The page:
Baleka Mbete (L) talks with ANC Treasury General Zweli Mkhize (R) at the party's policy conference on June 30, 2017, in Johannesburg. (AFP)
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The ANC leadership contest has taken
another strange twist with Dr. Zweli Mkhize emerging as a third frontrunner
barely two months before the conference is held in December.
It is not surprising that Mkhize, the ANC’s
treasurer-general, has become emboldened to state that he is available to lead
the party, despite earlier being openly associated with Cyril Ramaphosa’s campaign,
which seeks to dismantle President Jacob Zuma’s legacy.
It has been my view earlier that the two
frontrunners in this campaign, Ramaphosa and Nkosazana Dlamini-Zuma, are
respectively weak candidates who seem unable to consolidate their positions. If
the two were able to do this successfully there would be no room for the third
candidate to emerge at this point, so close to the conference.
Some utterances that were attributed to
Mkhize also show that he does not see the two camps that exist as sufficiently
strong for him to join either before first attempting to challenge them by
proposing the third way.
Mkhize is reported to have stated that his
position as a candidate is neither for nor against Zuma’s preferred camp. Ramaphosa’s
candidature is based primarily on anti-Zuma sentiments while Dlamini-Zuma is
understood to be propelled by his allies.
Zuma has openly endorsed Dlamini-Zuma’s bid
for the party presidency. Ramaphosa’s camp, in turn, has attacked her, driving
the idea that her presidency will be an extension of the corruption and
maladministration that have characterised her ex-husband’s leadership.
These are the two camps that Mkhize has had
to choose between to guarantee his political survival. Earlier in the campaign,
he was closely associated with Ramaphosa’s camp although fell shy of making a clear
commitment. Mkhize can be non-committal and cryptic in his statements.
But his statement that he is available to
contest the party leadership in his own right and wishes not to be associated
with either camp is a clear indication that he believes he could make it by
distancing himself from what both camps stand for.
He wants to push a campaign that has no
reference point to Zuma. If it gains grounds, Mkhize’s campaign is potentially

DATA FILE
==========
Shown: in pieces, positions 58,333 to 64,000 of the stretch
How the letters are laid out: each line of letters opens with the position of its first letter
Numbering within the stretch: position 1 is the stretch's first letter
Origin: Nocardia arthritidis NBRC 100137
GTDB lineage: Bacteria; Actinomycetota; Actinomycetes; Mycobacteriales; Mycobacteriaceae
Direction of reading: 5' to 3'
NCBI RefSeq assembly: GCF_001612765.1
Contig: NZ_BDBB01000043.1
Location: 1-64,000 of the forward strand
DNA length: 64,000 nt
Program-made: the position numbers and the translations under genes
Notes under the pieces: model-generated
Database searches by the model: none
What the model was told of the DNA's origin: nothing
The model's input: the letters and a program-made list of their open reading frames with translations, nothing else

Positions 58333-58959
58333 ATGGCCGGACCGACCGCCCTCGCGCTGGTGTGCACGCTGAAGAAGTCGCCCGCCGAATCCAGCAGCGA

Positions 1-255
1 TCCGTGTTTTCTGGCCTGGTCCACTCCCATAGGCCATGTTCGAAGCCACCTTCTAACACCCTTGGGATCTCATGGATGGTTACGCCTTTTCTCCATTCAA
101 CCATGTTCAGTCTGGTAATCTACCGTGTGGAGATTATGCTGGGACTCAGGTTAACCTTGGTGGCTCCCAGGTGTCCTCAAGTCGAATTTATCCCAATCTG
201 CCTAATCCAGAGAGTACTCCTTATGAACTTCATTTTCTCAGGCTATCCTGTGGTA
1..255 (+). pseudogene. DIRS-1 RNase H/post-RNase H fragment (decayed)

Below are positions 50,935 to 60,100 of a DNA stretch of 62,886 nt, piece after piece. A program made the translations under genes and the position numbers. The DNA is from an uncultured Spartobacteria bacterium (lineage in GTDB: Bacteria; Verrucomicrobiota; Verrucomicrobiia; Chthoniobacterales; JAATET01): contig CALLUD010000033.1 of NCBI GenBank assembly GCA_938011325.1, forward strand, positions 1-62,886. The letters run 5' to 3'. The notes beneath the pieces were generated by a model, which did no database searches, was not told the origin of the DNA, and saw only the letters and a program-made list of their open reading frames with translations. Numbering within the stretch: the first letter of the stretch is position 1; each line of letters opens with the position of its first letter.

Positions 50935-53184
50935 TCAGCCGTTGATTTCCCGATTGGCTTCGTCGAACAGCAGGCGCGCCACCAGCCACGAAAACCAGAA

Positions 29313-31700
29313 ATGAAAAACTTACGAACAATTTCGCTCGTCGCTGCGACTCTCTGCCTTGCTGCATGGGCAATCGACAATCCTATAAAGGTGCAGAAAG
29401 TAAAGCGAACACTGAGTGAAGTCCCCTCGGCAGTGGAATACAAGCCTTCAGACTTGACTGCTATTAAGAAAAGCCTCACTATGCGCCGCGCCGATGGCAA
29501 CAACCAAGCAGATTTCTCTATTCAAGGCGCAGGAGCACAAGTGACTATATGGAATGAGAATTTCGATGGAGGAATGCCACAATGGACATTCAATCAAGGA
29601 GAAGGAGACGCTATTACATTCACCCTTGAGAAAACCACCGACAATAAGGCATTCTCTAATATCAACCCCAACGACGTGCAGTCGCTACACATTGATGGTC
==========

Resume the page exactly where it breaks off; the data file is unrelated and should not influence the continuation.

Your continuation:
He seeks to attract those who want to take
the party beyond the current impasse of pro- and anti-Zuma sentiments. From
this point of view, Mkhize would be an attractive candidate for anyone experiencing
For anyone who can’t stand Zuma or is tired
of making noise about him Mkhize is forging a political option. To those who
support Zuma yet find it uncomfortable to have to openly defend his
controversial decisions Mkhize is also extending a hand.
Zweli Mkhize is a leader who does not want
to waste time as to where he stands in relation to Zuma, yet he sufficiently
distances himself from the president and Ramaphosa at the same time. However, he
is willing to accept support from the moderates from both dominant camps.
By saying he is not anti-Zuma, Mkhize is nearly
attacking the anti-Zuma camp, particularly its exaggeration as to how different
they are from Jacob Zuma. By stating that he is not a Zuma compromise
candidate, he is hinting at credibility problems he sees in the Zuma factions.
The question is whether Mkhize can sustain
this middle ground position and unite the party. Well, that is a difficult task
given that the divisions within the ANC have intensified.
What Mkhize can achieve however is to cut
the lifeline of both pro-Zuma and anti-Zuma camps within the ANC by refusing to
endorse either. How to tell if Mkhize is not trying to negotiate a better
position from either camp by firstly challenging them and then accepting a deal
from either side?
He is also a politician; a profession of
highly talented people when it comes to hiding their intentions from the
people. Mkhize is testing the waters, and the situation seems to agree with
Dlamini-Zuma can be offered a face saving
deal to become deputy president under President Mkhize. I doubt Ramaphosa will
be a deal-taker in this regard, he seems more resolute to try to ascend to the
highest office. Being a deputy for the second time is just not going to work
- Ralph Mathekga is a Fellow at the SARChI Chair: African Diplomacy and Foreign Policy at the University of Johannesburg and author of When Zuma Goes. Disclaimer: News24 encourages freedom of speech and the expression of diverse views. The views of columnists published on News24 are therefore their own and do not necessarily represent the views of News24.
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